Stapeia gigantea, commonly called Giant Toad Plant, is a cactus like plant native to south eastern Africa. The greens of the Toad Plant have four angled deep ribs with toothed edges. They are clump-forming and can grow up to 8 inches long. The 5 petal star shaped flowers are pale yellow with thin red wrinkles, covered in a fuzzy hairs. These giant flowers can grow up to 12 inches wide and emit a deathly carrion odor. [Read more…] about Stapeia Gigantea – Giant Toad Plant
Over the years my Pencil Cactus ‘Euphorbia tirucalli’ has grown rather tall, so tall that it barely fits in a single image. Instead of growing as a thick pencily bush, my plant has grown upwards in spurts creating a lanky tree over four feet tall. As the soaringly high limbs began to droop over, I knew it would only be a matter of time before this plant could no longer hold it’s own head up. The decision was made – it was time to chop it down and propagate some new Pencil Cactus plants. [Read more…] about Chopping Down the Pencil Plant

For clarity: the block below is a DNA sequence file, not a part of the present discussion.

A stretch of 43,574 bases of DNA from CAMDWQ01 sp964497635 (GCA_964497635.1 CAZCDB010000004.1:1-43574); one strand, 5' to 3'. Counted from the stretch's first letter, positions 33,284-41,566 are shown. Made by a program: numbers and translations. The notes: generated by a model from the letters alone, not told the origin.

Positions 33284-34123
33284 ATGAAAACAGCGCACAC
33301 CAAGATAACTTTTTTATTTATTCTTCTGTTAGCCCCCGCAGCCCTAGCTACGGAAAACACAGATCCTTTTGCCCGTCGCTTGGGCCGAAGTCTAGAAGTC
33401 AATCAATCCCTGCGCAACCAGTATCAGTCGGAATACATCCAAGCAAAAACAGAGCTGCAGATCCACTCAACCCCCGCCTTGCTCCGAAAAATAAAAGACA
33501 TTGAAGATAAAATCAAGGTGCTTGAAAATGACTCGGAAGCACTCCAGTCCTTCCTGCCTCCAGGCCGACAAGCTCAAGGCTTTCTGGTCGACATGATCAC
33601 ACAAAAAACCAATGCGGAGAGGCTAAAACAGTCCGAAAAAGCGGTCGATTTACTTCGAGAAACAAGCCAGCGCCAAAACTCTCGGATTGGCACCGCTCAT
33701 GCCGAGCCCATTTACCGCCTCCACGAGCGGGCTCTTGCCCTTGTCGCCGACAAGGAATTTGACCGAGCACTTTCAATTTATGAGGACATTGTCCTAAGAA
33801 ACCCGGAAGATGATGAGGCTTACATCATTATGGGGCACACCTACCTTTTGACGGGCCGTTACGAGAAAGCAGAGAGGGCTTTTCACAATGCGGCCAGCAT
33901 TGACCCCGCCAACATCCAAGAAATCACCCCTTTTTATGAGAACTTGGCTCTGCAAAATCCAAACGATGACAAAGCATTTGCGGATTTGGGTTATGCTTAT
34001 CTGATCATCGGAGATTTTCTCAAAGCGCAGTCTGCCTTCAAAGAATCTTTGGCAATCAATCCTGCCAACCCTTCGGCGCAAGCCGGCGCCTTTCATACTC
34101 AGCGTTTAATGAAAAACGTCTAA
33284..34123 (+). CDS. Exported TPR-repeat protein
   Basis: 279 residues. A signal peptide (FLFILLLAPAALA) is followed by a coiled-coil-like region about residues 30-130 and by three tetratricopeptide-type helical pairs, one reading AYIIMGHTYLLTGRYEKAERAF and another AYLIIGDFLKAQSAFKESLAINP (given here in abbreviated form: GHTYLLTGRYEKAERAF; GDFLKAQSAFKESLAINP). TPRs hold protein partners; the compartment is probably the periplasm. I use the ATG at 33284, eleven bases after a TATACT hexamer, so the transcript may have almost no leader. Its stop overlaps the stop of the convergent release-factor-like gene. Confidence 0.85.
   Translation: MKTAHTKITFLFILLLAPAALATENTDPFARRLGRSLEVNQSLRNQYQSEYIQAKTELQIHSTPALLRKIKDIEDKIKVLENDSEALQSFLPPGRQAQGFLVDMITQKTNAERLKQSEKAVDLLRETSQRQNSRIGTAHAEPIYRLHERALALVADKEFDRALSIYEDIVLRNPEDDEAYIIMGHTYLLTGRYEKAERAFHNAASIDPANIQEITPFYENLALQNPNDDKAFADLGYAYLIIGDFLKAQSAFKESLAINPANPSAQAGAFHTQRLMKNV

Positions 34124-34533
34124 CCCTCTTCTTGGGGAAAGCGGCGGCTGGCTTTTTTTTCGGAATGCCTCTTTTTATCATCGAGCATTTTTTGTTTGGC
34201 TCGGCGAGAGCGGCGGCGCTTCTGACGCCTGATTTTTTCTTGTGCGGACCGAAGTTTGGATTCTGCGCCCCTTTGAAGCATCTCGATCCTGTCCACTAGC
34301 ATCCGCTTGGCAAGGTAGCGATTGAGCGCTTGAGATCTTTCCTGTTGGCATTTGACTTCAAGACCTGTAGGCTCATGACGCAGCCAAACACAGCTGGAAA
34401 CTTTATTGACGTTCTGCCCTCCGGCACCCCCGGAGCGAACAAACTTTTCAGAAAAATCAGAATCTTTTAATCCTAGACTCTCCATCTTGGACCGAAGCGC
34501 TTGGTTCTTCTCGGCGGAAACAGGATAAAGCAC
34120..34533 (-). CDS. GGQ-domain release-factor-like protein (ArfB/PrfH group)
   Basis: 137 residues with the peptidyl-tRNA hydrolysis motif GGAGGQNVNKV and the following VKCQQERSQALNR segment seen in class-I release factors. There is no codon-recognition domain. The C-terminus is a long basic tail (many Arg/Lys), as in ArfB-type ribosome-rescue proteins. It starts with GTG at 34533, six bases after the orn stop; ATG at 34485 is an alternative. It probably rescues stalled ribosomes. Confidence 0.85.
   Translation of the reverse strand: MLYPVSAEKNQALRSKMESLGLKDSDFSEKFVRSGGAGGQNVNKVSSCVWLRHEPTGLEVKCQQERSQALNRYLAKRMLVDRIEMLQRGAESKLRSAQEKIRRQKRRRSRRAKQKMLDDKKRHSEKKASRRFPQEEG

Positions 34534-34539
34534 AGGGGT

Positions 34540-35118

The Bishop’s Cap Cactus is a spineless cactus usually comprised of 5 ribs, although it can be anywhere from 3-7 ribs, which form a starlike globular shape. Down the center of each rib grows flocked trichomes, generally brown or white in color. More ribs may grow as it ages, it can grow up to three feet long. The flowers are generally pale yellow followed by a red fruit. [Read more…] about Bishop’s Cap Cactus
By the time March rolls around I am beyond ready for spring to take off. Longer days are near and soon green will be sprouting up everywhere. I live only a couple miles from the Garfield Park Conservatory, an outrageously beautiful greenhouse full of luscious thriving plants. It’s the perfect oasis, and for whatever reason, I rarely visit any conservatory during the winter. What’s up with that? It’s like I must forget that I have the option and choose hibernation instead. It doesn’t make a lot of sense. Once April hits, it’s time to get out and catch up with all my favorite green spots in the area. Naturally, the first stop was the Garfield Park Conservatory. There is a lot to see there, so I’ll just share a few images from two of my favorite rooms.